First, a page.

Barrett L. Dorko, P.T.
Early on a cold morning in Northeast Ohio I head for the restaurant again to write for an hour. This is a ritual more powerful than my fatigue, and I rarely go a day without it.
In a few moments I'll take the thick china cup filled with hot coffee and place my hands just so, and wait for the magic to begin.
My skin deforms slightly in response to the pressure I choose against the contours of the cup. As it does, the stretch activated ion channels within the cytoskeleton of the epithelium open, and allow the passage of sodium and calcium to exchange some space with the potassium inside. The chemical mix created depolarizes the mechanoreceptors beneath the outermost layers, so that an action potential is produced and conducted along an afferent pathway.
In response, my sensorium says, "warm," and I adjust via efferent pathways the shape of my hands, careful not to overheat their sensitive structures. I'm searching gently for that alchemy of pressure and position that I know will induce a feeling of warmth that extends far beyond the cup. According to its needs and capabilities, my body will host a reflexive reaction to this that might be felt far into my legs. I know that on a warm day it won't extend beyond the palms of my hands.
The reflexive effect of touch is dependent upon the neural connections within, and not the force of the mechanical stimulus the coffee cup provides. In fact, the physiologic reaction of blood flow distantly in the body (which I experience as warmth) will diminish if the stimulus increases. This is a physiologic law, and I only need to grip the cup in order to demonstrate to myself that it's still on the books. There is a delicate balance between global warming and local burning, and I can maintain the desired effect only by attending carefully to the force and shape of my grasp.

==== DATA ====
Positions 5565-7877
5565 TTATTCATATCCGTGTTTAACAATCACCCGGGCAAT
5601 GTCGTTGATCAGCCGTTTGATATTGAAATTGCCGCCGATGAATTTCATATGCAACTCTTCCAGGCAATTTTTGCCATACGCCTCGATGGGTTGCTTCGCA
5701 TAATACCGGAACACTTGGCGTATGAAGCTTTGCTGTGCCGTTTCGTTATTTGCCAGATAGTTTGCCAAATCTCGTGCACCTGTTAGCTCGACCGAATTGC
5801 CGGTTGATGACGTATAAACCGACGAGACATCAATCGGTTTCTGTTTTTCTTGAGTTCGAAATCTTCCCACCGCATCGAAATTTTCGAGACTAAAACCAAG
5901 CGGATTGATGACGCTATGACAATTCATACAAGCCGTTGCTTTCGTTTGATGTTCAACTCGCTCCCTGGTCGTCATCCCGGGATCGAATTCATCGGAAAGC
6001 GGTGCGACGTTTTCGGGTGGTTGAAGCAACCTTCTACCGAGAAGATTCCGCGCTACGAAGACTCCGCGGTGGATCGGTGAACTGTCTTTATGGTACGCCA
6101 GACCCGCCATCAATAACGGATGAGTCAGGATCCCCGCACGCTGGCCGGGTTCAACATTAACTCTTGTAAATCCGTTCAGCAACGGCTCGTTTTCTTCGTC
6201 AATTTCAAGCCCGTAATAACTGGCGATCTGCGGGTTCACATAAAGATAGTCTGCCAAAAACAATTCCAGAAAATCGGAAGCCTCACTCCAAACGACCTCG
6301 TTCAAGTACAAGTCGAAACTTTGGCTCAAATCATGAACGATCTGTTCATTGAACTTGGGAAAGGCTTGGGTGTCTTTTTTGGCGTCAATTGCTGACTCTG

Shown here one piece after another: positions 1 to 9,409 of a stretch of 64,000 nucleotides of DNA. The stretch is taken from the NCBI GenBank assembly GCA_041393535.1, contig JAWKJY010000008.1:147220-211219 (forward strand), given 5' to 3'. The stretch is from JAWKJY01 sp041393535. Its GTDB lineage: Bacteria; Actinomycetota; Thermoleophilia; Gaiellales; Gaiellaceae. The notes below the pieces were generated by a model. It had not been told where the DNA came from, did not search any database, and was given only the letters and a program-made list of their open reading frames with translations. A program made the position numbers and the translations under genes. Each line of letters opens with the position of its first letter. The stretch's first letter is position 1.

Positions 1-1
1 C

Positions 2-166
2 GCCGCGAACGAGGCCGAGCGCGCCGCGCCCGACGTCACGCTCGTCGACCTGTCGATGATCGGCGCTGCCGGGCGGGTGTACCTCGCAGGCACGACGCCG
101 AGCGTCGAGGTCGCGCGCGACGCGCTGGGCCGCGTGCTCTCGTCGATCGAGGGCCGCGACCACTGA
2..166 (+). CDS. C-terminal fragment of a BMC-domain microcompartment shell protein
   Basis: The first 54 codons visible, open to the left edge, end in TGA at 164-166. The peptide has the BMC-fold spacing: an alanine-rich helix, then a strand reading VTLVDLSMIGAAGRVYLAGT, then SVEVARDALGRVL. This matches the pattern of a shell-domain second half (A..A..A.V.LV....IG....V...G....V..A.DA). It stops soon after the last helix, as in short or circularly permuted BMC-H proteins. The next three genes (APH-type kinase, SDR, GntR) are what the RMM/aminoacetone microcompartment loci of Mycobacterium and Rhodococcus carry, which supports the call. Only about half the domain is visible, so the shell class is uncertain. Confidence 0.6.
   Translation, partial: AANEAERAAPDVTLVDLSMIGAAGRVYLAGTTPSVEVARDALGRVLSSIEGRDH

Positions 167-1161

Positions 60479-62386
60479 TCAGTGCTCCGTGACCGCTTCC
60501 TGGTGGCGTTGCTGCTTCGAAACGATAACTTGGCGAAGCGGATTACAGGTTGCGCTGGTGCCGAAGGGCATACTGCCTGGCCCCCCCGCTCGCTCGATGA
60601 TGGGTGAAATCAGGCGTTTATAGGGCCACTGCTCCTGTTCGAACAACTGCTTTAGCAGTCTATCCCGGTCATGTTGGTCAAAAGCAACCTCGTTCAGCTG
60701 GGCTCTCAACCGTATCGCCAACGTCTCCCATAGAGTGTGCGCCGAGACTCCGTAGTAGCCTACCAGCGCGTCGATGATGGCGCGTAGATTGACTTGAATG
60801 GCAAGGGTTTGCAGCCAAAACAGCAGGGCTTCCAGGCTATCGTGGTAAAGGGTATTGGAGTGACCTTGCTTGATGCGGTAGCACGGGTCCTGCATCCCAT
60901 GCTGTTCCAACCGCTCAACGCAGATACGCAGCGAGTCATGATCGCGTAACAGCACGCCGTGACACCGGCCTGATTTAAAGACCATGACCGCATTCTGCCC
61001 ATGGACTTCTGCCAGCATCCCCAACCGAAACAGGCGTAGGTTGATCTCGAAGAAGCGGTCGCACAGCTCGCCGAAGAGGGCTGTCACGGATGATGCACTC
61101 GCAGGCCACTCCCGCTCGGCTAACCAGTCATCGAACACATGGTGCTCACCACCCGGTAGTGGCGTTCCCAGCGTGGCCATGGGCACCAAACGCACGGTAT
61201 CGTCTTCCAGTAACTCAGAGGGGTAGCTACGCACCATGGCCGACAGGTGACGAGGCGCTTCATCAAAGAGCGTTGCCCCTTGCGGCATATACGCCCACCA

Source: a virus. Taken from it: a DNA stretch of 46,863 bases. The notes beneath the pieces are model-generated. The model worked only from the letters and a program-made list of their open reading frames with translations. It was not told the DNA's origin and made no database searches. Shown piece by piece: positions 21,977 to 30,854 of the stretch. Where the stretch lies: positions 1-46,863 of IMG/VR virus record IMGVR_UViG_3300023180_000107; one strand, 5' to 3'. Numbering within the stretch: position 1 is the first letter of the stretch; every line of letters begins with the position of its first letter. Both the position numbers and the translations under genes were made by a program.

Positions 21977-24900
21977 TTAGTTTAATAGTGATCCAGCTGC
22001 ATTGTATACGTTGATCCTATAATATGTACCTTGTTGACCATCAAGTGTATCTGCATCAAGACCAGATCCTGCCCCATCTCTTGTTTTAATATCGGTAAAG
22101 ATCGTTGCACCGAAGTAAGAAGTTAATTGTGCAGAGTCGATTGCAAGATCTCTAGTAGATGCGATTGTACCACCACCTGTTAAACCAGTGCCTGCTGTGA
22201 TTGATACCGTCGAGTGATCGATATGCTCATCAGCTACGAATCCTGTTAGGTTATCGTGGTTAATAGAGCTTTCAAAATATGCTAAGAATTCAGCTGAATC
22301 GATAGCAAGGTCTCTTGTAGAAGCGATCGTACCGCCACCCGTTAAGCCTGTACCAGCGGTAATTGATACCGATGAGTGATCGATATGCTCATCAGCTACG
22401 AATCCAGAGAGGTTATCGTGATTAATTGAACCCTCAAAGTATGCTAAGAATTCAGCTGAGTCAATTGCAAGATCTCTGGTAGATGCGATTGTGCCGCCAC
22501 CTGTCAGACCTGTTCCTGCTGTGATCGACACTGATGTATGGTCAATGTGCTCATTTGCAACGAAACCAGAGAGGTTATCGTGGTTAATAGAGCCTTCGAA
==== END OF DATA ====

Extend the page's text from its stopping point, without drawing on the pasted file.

You might suggest that it is simply the stimulus of the heat that produces the effect I'm describing, and while I'll admit that it helps, and that simply holding my hands in the vapor above the cup might be pleasant, reflexive reaction truly grows when the skin is bent just so, when we are touched gently. I call it "Baby Bear's bed." You know, "not too hard, not too soft..." .
Consider how this reaction travels through the incredible maze of the nervous and circulatory systems. Unlike the connective or muscular tissue, these are fractally shaped, meaning that they branch similarly, repeating in their smallest bifurcations the general shape of the whole organ. This means that provocation will not produce a predictable or linear response. The skin that interfaces with the cup is also a fractal, and thus further confounds our ability to know what will happen when we alter it mechanically.
But when on a cold morning the body craves what this reflexive effect might offer, it welcomes the flow of blood deep within, and we do our best to enhance the cups's effect with handling that is both precise and perfectly human.
How often is a therapist's touch as potentially therapeutic as what I've described here? I wonder how much of the science of cellular mechanics, reflexive reaction, physiologic law and fractal anatomy is taught before a student is told to "put your hand here and press."
I've watched manual care rise to prominence during my career, and, in fact, I've taught many of its more popular techniques. But I'm often struck by how a simple cup of coffee can have so profound and enduring an affect, and how different this is than the manipulation I know forms the bulk of our profession's manual expression.
In 1978, the eminent physiologist Irvin M. Korr stated, "The most critical effect clinically (of manipulation) is the subsidence of sympathetic hyperactivity." He meant that touch should make the patient warmer.
As I leave the warmth of the restaurant and the china cup, I carry some of my own enhanced blood flow with me, and I hope to touch my patients with the same care I just afforded myself.